The Man Ban - Nicola Marsh Page 0,2

under his arm. “But I love you.”

“Right back at you.”

Manny tightened his arm around his gran’s shoulders, surprised to find her fitting more closely into him. Had she lost weight? But before he could quiz her, she straightened out of his embrace and pointed to a group of giggling twentysomethings poring over their cells.

“Go mingle.”

The last thing he felt like doing was talking with a bunch of women over a decade younger than him, but he saw the determined glint in Izzy’s judgmental stare. That’s when he spotted Harper near the buffet table. She’d been prickly and standoffish and completely immune to his charms, which only served to intrigue him.

And she’d been right; it was totally inappropriate to snag the material of her sari and place it on her shoulder, but it had been an instinctive reaction, something he’d done for his mom countless times before she’d died.

He owed his grandmother so much, but if he had a choice between fake flirting with a bunch of immature women and verbally sparring with a recalcitrant maid of honor, he knew which he’d pick any day of the week.

“All right, have it your way.” He pressed a kiss to her forehead. “I’m off to talk with a woman.”

Izzy beamed as he stood, before waggling her finger at him. “Make sure she’s suitable bride material.”

He shook his head, shooting his grandmother a fond glance before heading in Harper’s direction. Spending time with her would definitely get Izzy off his back, at least for tonight, though considering her nationality, maybe not. He knew when Izzy discussed his future bride she envisaged an Indian woman, not an Australian. Crazy, as he’d been born here and embraced it as much as his Anglo-Indian culture.

But he wasn’t marrying anyone, least of all a woman who radiated serious hands-off vibes, so spending an hour or two seeing if he could charm her held a certain allure. With those big blue eyes, brown hair hanging halfway down her back in artfully styled waves, and curves highlighted by the sari, he knew exactly what Harper’s allure was.

He’d been working manic hours in the ER lately and hadn’t had a date in forever, so some harmless flirting with Harper beckoned.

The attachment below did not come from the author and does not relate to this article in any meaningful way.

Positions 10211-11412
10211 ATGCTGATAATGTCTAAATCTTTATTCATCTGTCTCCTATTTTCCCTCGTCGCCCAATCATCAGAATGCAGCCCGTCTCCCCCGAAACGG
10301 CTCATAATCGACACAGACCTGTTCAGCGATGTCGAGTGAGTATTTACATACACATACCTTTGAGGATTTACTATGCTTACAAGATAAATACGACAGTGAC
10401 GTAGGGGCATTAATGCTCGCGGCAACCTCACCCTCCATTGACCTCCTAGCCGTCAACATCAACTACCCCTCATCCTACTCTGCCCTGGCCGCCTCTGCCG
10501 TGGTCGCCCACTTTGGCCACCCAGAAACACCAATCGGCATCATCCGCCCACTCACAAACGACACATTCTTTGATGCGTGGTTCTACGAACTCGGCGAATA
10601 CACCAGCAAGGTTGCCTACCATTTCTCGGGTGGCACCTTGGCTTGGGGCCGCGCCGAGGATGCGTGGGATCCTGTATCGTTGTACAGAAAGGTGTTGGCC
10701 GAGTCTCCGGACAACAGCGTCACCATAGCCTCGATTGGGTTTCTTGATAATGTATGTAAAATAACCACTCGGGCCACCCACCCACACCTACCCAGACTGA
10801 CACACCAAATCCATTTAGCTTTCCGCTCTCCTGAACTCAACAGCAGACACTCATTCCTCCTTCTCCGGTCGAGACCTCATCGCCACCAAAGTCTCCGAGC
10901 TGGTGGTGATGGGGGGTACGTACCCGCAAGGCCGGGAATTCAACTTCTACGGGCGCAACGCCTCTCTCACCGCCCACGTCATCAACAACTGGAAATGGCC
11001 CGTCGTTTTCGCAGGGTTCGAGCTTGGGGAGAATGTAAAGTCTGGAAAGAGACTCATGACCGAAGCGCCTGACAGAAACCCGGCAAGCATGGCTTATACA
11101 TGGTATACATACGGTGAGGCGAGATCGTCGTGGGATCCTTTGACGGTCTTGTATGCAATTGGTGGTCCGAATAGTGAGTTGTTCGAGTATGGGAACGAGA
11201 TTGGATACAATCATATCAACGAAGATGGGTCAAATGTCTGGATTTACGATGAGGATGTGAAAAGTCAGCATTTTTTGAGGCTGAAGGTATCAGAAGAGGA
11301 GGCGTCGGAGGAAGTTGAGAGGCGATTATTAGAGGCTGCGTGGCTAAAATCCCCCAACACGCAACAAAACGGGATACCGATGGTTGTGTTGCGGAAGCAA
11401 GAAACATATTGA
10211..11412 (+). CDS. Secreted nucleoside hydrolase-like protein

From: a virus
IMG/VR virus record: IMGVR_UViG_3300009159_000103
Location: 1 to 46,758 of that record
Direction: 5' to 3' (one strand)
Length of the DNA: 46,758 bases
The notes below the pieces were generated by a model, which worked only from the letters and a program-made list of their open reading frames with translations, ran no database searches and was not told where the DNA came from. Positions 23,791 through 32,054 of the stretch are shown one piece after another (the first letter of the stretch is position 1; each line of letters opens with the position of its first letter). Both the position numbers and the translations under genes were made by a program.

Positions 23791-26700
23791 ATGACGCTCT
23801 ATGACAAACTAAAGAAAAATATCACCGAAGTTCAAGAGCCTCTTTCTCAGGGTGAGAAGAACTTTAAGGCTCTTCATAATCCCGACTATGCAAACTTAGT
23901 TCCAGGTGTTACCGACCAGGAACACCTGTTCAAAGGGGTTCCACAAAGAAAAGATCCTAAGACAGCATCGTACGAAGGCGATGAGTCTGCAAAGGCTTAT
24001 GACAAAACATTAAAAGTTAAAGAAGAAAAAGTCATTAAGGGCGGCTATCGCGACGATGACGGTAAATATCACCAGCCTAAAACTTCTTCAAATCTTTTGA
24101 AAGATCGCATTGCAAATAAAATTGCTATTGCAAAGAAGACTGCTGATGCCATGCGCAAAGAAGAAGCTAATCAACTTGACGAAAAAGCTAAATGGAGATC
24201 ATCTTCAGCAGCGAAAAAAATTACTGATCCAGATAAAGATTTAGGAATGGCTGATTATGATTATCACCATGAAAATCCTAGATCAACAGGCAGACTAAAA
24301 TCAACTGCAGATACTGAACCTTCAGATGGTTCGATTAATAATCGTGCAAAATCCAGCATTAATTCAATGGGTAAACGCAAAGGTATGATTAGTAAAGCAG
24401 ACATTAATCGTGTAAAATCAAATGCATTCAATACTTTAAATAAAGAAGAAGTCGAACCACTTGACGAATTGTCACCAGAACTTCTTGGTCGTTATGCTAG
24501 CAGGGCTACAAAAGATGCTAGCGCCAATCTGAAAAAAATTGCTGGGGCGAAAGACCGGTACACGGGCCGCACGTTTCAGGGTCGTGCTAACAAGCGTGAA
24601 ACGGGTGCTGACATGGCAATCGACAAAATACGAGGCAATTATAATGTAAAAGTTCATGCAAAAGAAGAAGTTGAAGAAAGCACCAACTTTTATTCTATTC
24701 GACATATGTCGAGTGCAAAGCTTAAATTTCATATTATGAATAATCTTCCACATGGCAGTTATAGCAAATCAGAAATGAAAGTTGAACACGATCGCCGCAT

He made a beeline for her, surprised she seemed to be hovering near the buffet table. The guests hadn’t been directed to the food yet, so her positioning was odd. Either she was starving and wanted to be first in line, or she was avoiding the bridal table, where most of the wedding party now sat, apart from the two of them.

“Hey,” he said, as he drew near. “Need some help guarding the food?”

He glimpsed a telltale flare in her eyes that implied she wasn’t as immune to his flirting as she’d like him to think.

“I’m not guarding it.”

Her response had a similar bite to earlier, like she didn’t want him anywhere near her. But the eyes rarely lie, and right now she was gobbling him up and salivating for seconds.

“Sure looks that way to me.” He smiled and gestured at the table. “Though who’s going to want to touch all this fancy-schmancy stuff? It’s way over the top.”

Somehow he’d said the wrong thing again, as her eyes narrowed to glacial slits. “Is that right?”

“Absolutely. Indian food doesn’t need dressing up. It’s the flavor that matters, not the presentation.”

“So you’re an expert in food?”

“I hold my own in the kitchen.”

He’d learned from the master. Izzy made the best bebinka, his favorite dessert, a rich, layered, coconut pudding that took hours to make and channeled her Portuguese-Goan heritage perfectly. He could also make a mean pork vindaloo, dahl, and aloo tikki, the lentils and spiced potato patties something he’d lived on while in med school.

When he wasn’t working manic hours at the hospital, he loved to cook for Izzy. His way of thanking her for the countless delicious meals she’d served him over the years, and a way to de-stress at the same time. No better way to vent frustration than dicing vegetables.

“You’re very opinionated.”

She sounded so disapproving he couldn’t help but laugh.

“It’s better to be honest, don’t you think?”

“Yes, but someone took time to make this food look appealing for the guests. The least you can do is appreciate it.”

He made a scoffing sound. “Styling food is overrated. As for prettying it up for this lot”—he pointed at the throng milling through the massive hall—“waste of time. They’ll demolish whatever they can get their hands on in five seconds flat. Weddings make